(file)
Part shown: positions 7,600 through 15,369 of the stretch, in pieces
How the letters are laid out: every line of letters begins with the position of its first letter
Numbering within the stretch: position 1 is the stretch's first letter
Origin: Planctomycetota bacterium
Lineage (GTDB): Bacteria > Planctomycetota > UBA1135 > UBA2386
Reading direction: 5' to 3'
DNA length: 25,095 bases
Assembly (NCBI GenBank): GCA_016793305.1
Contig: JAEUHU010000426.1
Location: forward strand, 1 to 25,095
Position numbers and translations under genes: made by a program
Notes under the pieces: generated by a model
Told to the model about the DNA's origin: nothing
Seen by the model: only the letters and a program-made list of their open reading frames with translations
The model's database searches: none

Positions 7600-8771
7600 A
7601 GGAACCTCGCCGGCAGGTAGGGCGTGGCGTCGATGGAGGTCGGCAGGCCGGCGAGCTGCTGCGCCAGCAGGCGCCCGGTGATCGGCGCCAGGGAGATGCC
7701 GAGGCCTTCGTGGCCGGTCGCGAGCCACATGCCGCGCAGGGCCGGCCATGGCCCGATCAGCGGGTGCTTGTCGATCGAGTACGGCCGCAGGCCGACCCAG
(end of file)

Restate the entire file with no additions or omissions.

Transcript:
Part shown: positions 7,600 through 15,369 of the stretch, in pieces
How the letters are laid out: every line of letters begins with the position of its first letter
Numbering within the stretch: position 1 is the stretch's first letter
Origin: Planctomycetota bacterium
Lineage (GTDB): Bacteria > Planctomycetota > UBA1135 > UBA2386
Reading direction: 5' to 3'
DNA length: 25,095 bases
Assembly (NCBI GenBank): GCA_016793305.1
Contig: JAEUHU010000426.1
Location: forward strand, 1 to 25,095
Position numbers and translations under genes: made by a program
Notes under the pieces: generated by a model
Told to the model about the DNA's origin: nothing
Seen by the model: only the letters and a program-made list of their open reading frames with translations
The model's database searches: none

Positions 7600-8771
7600 A
7601 GGAACCTCGCCGGCAGGTAGGGCGTGGCGTCGATGGAGGTCGGCAGGCCGGCGAGCTGCTGCGCCAGCAGGCGCCCGGTGATCGGCGCCAGGGAGATGCC
7701 GAGGCCTTCGTGGCCGGTCGCGAGCCACATGCCGCGCAGGGCCGGCCATGGCCCGATCAGCGGGTGCTTGTCGATCGAGTACGGCCGCAGGCCGACCCAG